Last year, as companies launched their generative AI for widespread public use, several individual content producers and media companies took legal action to protect their creative works from misuse. Central to these debates are ethical and legal implications of training these large generative AI models and policies that govern the intricate interplays of AI, data privacy, and copyright. Several legal challenges illuminate questions concerning the unauthorized use of personal data in AI model training, where few protections exist. Others raise concerns about the copyrights and reputation of individuals in creative industries, including the application of the “fair use” doctrine—allowing specific uses of copyrighted works for education, news reporting, research, and other areas.
The core issue in these legal challenges lies in the data used to train generative AI models. In general, more data for training or fine-tuning improves a model’s efficiency, precision, or generalization. However, using methods like web scrapping, which involves automated extraction of vast volumes of content from websites and online databases, introduces complex issues around privacy, licensing, and transparency. These techniques raise legal and ethical considerations about the legitimacy of obtaining the training information in the first place and about the application of these systems’ outputs.
As courts exercise their authority, the role of regulators and policymakers in governing the intersection of AI, privacy, and copyright needs exploration.
Three Legal Challenges
1) Most recently, a lawsuit filed by the New York Times accuses OpenAI and Microsoft of widespread copyright infringement and competition concerns. At its core, the lawsuit asserts that both companies used millions of published news articles by The Times to train their large language models (LLMs), powering generative AI chatbots such as OpenAI’s ChatGPT and Microsoft’s Copilot. In response, OpenAI wrote that the New York Times is not a significant source of information in its training data and that it aims to prevent “regurgitation” of content. OpenAI also noted it is helping news organizations “elevate their ability to produce quality journalism by realizing the transformative potential of AI.”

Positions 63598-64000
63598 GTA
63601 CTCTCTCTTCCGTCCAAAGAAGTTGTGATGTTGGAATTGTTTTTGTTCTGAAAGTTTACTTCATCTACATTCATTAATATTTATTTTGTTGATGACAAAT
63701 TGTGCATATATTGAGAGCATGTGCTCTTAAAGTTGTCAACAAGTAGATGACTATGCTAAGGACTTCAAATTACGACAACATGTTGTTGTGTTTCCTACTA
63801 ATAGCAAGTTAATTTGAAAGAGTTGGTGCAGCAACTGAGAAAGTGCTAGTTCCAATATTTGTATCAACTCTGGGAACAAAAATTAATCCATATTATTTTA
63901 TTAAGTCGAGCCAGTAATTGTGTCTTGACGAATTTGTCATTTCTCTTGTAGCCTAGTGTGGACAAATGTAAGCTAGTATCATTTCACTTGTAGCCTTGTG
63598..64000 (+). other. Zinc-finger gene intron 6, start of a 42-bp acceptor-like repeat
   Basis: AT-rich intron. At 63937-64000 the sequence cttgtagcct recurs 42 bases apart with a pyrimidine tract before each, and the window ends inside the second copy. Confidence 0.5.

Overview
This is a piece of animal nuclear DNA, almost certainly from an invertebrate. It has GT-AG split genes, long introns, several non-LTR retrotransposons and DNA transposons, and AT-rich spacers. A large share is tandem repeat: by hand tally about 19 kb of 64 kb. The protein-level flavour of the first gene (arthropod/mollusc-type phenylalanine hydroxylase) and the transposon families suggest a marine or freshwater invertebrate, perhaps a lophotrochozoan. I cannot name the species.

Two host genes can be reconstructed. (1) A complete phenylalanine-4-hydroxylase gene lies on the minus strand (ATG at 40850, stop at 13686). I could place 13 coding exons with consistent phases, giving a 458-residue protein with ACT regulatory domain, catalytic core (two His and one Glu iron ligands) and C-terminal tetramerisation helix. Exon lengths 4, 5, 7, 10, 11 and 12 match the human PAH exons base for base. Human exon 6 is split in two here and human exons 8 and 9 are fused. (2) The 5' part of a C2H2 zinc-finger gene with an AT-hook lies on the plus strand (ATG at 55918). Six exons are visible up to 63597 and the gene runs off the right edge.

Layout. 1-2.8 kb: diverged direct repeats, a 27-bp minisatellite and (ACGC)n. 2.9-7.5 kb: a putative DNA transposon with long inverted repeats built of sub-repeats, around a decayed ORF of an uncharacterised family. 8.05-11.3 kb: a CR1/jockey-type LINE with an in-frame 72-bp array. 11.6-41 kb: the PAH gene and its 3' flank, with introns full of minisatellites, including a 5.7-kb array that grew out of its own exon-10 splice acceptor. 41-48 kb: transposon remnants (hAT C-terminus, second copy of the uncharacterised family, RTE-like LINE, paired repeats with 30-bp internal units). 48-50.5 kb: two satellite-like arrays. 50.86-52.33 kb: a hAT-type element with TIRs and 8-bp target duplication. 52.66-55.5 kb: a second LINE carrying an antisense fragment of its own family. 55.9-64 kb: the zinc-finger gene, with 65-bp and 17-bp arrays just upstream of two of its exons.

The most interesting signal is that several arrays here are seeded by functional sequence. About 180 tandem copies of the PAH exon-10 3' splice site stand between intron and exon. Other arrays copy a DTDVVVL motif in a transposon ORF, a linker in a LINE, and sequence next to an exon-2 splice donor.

Some of the policy and legal questions this lawsuit raises include:
2) A proposed class action lawsuit filed in July 2023 alleged Google misused personal and private information to train its AI system. The plaintiffs, including authors, artists, journalists, and others, argue Google used their data without “notice, consent, or fair compensation.” Google updated its privacy policies in early July to specify that it may “use publicly available information” to train its AI models and tools, such as Google’s new chatbot Bard, and used this as its defense in court, asserting that even the plaintiffs recognize the training data that was used was “public.” In Google’s motion to dismiss states the lawsuit “would take a sledgehammer not just to Google’s services but to the very idea of generative AI.” Similar lawsuits have also been filed against OpenAI and Microsoft, raising parallel concerns.
Some of the policy and legal questions these lawsuits raise include:
3) Another proposed class-action lawsuit filed by three artists in U.S. federal court in San Francisco claimed that billions of copyrighted images enable AI text-to-image generator tools like Stability AI, Midjourney, and DeviantArt to create images in those artists’ styles without permission or compensation. StabilityAI defended that it neither stored nor incorporated copyrighted images into its AI system. The judge dismissed most of the claims against Midjourney and DeviantArt, as the class action members’ images were not registered with the Copyright Office, though one claim against StabilityAI was given 30 days to amend their case with sufficient evidence. At the time of this blog’s publication, several other lawsuits involving artists, authors, and musicians brought up issues around the “fair use” of copyright-protected works.
Some of the policy and legal questions these lawsuits raise include:
Where Policymakers Play a Role